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a lower rated player can beat a higher rated player i am a 1260 rated ..and ive beaten a 1800 rated player at the time iwas rated lower than i am now ..ok you can argue fluke..its possible but chess is about a degree of skill..., luck,...and how you play on the day..yeahhhhhhhhhhhhhhhhhh chess rules
There is hope.
You play a man called B. Ivanov who is 2700. He loses the connection to his chess computer.
"The question has been answered, Logan 5".
It takes a lot of work to go from master to grandmaster, and those over 2700 snack on ordinary grandmasters. There is no way that an underrated but highly skilled player at 1300 is in the class of those who can upset the world's elite (top 50).
I'll take a 2700 any day, but I would have no chance.
I do not believe it is possible. Thats like getting Vishy Anand to play me.... He could easily beat me while multiple pieces down. He could make several blunders and still win easily.
no they have no chance, unless the 1300 is a trolling GM
hahah all the comments saying no make me laugh because yes, it is very unlikely but is not impossible
Those who harbor hope for the 1300 have no understanding of the skill level of a 1300. I win 95% of my games against 1300s, and would lose a higher percentage to 2700s if I played them.
Don't have time to read all 49 pages but at tournaments I have seen 1600 players beat 2200 players, 1800 players beat 2300 players and I know an A-class player who drew with a GM once.
Consistently play at that level, well DUH not likely - otherwise they wouldn't have such low ratings!
But you have to remember that there are several types of lower rated players. Those that are moving up, those who are stable, and those who are over rated.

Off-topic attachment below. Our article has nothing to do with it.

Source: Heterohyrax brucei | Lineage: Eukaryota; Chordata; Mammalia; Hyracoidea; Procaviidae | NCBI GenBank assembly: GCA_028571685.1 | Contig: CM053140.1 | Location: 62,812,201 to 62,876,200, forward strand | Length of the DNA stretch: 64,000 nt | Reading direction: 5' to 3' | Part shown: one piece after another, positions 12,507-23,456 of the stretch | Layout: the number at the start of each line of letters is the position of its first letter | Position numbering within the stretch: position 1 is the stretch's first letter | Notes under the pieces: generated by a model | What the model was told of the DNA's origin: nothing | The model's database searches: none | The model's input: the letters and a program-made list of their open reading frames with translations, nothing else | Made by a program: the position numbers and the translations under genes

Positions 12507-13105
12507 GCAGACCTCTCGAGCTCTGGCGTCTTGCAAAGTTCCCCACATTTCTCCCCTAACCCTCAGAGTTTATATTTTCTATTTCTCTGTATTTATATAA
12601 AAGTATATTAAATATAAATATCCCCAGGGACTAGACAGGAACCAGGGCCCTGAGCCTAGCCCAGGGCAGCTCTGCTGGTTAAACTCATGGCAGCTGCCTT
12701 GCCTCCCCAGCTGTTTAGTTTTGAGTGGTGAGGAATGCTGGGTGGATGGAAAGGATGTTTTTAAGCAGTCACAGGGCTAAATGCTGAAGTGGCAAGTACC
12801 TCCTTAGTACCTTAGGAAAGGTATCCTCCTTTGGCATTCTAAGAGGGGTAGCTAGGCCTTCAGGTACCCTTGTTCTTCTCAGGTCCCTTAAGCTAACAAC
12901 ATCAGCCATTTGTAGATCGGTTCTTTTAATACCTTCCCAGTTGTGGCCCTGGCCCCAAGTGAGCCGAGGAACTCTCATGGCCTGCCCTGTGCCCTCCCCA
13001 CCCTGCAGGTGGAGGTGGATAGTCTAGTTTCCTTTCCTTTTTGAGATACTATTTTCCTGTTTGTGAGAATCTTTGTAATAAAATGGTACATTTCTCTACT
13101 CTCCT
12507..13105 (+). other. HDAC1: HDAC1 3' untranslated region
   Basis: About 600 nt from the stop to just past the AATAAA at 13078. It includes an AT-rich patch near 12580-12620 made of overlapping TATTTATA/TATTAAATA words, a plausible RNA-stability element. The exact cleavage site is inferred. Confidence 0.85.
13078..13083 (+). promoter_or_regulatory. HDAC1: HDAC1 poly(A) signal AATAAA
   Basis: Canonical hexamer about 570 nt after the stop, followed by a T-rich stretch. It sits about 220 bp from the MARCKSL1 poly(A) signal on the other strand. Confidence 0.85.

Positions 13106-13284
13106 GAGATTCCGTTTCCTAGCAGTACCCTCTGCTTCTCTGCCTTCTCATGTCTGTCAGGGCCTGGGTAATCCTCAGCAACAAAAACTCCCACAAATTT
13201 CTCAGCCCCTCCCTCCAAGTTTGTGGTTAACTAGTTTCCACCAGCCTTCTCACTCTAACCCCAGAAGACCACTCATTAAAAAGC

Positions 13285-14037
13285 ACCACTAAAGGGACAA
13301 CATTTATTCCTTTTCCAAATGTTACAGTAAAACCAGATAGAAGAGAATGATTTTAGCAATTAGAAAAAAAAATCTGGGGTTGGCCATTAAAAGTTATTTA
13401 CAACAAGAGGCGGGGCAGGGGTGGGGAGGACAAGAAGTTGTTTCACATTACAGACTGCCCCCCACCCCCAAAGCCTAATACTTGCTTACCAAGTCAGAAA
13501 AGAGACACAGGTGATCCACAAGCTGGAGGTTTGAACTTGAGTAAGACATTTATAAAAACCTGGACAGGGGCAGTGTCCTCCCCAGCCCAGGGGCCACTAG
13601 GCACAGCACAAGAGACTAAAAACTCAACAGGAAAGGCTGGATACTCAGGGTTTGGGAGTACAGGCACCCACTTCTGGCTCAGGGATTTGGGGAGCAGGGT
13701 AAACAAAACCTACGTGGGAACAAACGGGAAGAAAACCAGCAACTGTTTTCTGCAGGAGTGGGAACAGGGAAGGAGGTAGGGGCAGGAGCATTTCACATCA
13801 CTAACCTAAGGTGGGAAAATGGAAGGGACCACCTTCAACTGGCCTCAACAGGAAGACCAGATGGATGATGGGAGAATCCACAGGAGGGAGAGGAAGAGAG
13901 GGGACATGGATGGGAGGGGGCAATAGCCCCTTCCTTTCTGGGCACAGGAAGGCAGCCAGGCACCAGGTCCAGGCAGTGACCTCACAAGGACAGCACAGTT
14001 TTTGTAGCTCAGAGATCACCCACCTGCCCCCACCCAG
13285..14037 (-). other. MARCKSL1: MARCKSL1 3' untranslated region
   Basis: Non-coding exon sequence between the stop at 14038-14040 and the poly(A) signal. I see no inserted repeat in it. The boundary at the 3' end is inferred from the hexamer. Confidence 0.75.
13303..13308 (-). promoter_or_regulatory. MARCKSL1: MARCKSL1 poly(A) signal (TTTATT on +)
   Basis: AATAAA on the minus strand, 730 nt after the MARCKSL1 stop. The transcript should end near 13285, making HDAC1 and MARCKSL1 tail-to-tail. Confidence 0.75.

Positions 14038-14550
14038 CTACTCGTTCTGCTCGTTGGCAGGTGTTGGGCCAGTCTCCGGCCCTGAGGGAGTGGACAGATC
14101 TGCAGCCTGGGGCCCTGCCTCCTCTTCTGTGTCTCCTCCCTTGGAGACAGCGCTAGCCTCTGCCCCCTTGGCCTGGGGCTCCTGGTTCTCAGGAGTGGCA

My nephew once lost a game to Nakamura...N's rating at the time was about 1300.
Talk about swiss gambit!
It's possible of course, but so probabilistically unlikely it would almost never happen ever in real life unless the GM falls asleep and loses on time or something. The 1300's best chance would be to memorize some completely obscure not known at all trap opening, and even if the GM has never seen it before 99.999999% of the time they will not fall from it just because of their instincts and ability to see far ahead.
One of my sons once won a prize for biggest upset in a tournament. I think it was a500 or 600 point differential. Of course, my son was probably slightly under-rated since he had only just started playing. Also at lower ratings, players can make big blunders that even players several hundred points lower can take advantage of. GMs rated 2700 make few mistakes, and their mistakes are rather subtle.
I think if there is 300 ELO point difference between two players it's no point playing the game. Practically the player with lower ELO has 0 winning chance.
I won against a guy rated 509 points ahead of me. With black. After 23 moves.
I gave up a 500+ point upset in a game 10. 1400 points is a whole other kettle of fish, especially whan you consider that 2700 is not just some GM, but a member of the world's elite and a household name among chess playing families.
If the rating difference is 735 or more the higher rated player should win 100% of the games. If the difference is between 291-302 then the higher rated player should win 85%.
Possible if 1300 has 16 pieces and 2700 has a king.
It's also possible that the 2700 player is letting the 1300 win - for example, if he is the coach and wants to encourage the student and build the student's confidence. I also know parents that let their kids win at games in general, especially if their kids get upset when they lose. I myself have never purposely lost to my kids or even intentionally made a bad move in a game against them, although I used to let them take back moves ("are you sure you want to make that move?") or pointed out threats. Nowadays, they are better than me -- and they never show me any mercy!
Pt, the stipulation was a tournament/match where the 2700 had an incentive to win.
simply stated: yes
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